- Pasta: Tortellini adds a unique flavor and texture to this easy soup, but you can easily substitute it with other pasta shapes you may have in your cupboard. Try penne, rigatoni, or even spaghetti broken into smaller pieces.
- Sausage: I used ground sweet Italian pork sausage without casings. If you’re a fan of spicier dish, you can use hot Italian sausage. There are also so many different kinds of sausage on the market these days that whatever you love will no doubt be great. It’s easier to buy a pound of ground sausage, but if you have a pound of sausage links in casings, just slip them off by making a little slit with a paring knife and they peel off very easily.
- Protein: If sausage isn’t your thing, or you just happen to have something else on hand, go ahead and use it. Ground beef works just as well and you could probably get away with ground turkey or ground chicken. Note that for the later two, you’ll probably want to add some olive oil to the soup pot since they’re so low in fat naturally.
- Broth: Not a fan of beef broth? Swap it out for low sodium chicken broth or vegetable broth instead. I use low sodium broths, and then add salt at the end.
- Onions: White or yellow onions work equally as well in this recipe.
- Spice level: Turn the heat up by using spicy Italian sausage or adding a few red pepper flakes. Remember to taste as you go so you don’t overdo it, but I do find that soups need a decent amount of seasonings to make them taste good!
- Extra veggies: Feel free to add more veggies like bell peppers, sliced mushrooms, zucchini, or diced tomatoes. The first two I suggest adding when you add the carrots and onions, and the later two I would add when you add the tortellini. Zucchini and tomatoes would both turn to mush if they simmered for more than about 15 minutes.
- Leafy greens: If you can’t find kale, you can substitute it for fresh baby spinach which is the most logical. You’ll have a beautiful batch of Sausage Tortellini Spinach Soup at that point! Swiss chard or collard greens can be used but they’re not quite as common and can be quite tough, so use your judgment.
If you bought a bunch of kale and are wondering what to do with it, run, run, race and make this Chicken, White Bean and Kale Soup! It’s a one-pot, 30-minute soup recipe that is a reader favorite. Super healthy, nourishing, and comforting.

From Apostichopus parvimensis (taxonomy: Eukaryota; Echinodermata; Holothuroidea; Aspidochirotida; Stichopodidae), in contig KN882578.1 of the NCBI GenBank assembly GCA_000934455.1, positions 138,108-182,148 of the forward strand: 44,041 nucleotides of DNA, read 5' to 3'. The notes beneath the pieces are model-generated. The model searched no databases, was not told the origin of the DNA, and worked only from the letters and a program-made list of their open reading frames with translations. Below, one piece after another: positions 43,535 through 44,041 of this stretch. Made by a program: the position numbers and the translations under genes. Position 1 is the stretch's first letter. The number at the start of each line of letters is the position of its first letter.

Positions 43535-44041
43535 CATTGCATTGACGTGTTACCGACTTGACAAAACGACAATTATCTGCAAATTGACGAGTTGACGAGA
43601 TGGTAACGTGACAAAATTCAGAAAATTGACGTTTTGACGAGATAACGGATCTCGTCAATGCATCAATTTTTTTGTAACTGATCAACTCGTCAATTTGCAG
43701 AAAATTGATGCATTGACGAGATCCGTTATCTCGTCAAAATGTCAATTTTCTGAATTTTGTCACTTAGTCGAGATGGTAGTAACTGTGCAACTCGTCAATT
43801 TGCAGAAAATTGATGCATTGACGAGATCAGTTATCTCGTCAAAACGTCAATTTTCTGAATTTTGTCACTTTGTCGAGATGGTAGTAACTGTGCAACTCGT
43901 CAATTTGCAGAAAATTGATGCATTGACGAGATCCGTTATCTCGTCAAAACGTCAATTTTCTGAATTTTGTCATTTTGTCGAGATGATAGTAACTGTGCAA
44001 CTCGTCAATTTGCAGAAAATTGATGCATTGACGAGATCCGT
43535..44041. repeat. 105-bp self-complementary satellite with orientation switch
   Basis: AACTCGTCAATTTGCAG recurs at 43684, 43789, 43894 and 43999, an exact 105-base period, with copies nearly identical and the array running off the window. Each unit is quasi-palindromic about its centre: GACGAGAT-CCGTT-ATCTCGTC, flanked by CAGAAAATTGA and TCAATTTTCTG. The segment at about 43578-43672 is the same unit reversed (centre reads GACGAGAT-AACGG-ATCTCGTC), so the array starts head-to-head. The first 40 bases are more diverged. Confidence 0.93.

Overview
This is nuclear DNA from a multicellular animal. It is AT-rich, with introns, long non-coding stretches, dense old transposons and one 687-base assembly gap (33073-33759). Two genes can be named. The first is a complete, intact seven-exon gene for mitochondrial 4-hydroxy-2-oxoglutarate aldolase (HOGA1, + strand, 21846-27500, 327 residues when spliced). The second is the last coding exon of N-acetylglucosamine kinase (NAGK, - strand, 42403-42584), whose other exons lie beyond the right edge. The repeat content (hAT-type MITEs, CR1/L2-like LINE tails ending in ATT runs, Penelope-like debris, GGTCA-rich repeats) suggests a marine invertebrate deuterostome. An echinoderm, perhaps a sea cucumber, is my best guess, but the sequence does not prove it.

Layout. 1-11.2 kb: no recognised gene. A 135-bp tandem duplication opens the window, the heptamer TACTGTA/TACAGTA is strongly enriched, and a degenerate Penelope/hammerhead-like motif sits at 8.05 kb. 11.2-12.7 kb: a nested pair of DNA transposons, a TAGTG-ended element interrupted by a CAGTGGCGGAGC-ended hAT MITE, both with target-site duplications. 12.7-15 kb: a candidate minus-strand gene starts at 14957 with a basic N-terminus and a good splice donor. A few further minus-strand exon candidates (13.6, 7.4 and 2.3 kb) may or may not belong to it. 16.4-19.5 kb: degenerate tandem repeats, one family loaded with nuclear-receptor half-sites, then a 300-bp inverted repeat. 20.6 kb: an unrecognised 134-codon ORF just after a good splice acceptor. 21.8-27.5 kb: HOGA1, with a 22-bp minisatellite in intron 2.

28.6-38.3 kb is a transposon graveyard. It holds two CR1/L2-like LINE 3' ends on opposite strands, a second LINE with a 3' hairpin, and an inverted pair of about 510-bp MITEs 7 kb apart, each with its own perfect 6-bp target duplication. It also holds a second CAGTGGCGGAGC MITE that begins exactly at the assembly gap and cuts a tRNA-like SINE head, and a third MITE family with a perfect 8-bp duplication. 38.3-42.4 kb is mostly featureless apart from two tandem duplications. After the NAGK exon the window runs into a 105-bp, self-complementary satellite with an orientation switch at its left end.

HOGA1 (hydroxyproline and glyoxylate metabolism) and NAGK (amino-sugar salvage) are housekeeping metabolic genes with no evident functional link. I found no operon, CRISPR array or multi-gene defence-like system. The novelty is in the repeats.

Serving Suggestions for Soup with Sausage and Tortellini
Want to round out your meal? Here are some ideas to make your bowl of soup with sausage and tortellini more memorable:
- Grated Parmesan: Offer a bowl of freshly grated Parmesan cheese at the table for everyone to sprinkle on top of their soup.
- Fresh Herbs: Garnish each bowl with a sprinkle of fresh herbs like basil, oregano, parsley, or chives.
- Croutons: Homemade or store-bought croutons add a delightful crunch to the soup. They can be garlic-seasoned or plain, depending on your preference.
- Side Salad: Serve a Classic House Salad with a light vinaigrette to balance the richness of the soup. Kale Caesar Salad would also be a great choice especially since you’ll have kale on hand.
- Lemon Wedges: Provide lemon wedges for a fresh citrus squeeze. A touch of lemon juice can brighten up the flavors of the soup.
Storing and Reheating Leftover Soup
To store any leftovers, simply place them in an airtight container in the refrigerator. This soup will keep for up to 5 days in the refrigerator.
I haven’t ever frozen this soup. The issue with freezing anything with cream or dairy in it like this is that upon thawing, it can appear a bit curdled – like there’s bits of white stuff floating – which while it may not taste bad, is very unsightly.
If you do attempt freezing it, freeze one small portion in case my suspicions are confirmed and that happens.
The other way around this if you want to make planned leftovers and freeze some because in general, soups freeze well, just leave out the heavy cream.
Anytime there’s dairy involved, make sure to reheat gently. I do it in the microwave in short bursts, but you can also do it on the stove over low heat.
Sausage and Tortellini Soup FAQs
Yes you can however my thoughts about this are why do you want to prolong a quick-and-easy recipe that’s ready in 30 minutes and drag it out into an hours-long affair? Plus, you will likely want to brown the sausage in a skillet, which means you’ll have to dirty a skillet anyway, then transfer to a slow cooker.
If you still want to carry on with a slow cooker, follow the general idea I use for my Slow Cooker Cabbage Soup. Brown the sausage first, transfer, add everything else except the tortellini and kale. Slow cook for many hours, until tender. Add the tortelli and cook for about an hour, add the kale and cook for about 30 minutes or until wilted. Personally, I will stick with the stovetop recipe any day!
Absolutely. You can make this soup vegetarian using plant-based Italian sausage and substituting vegetable broth for beef broth.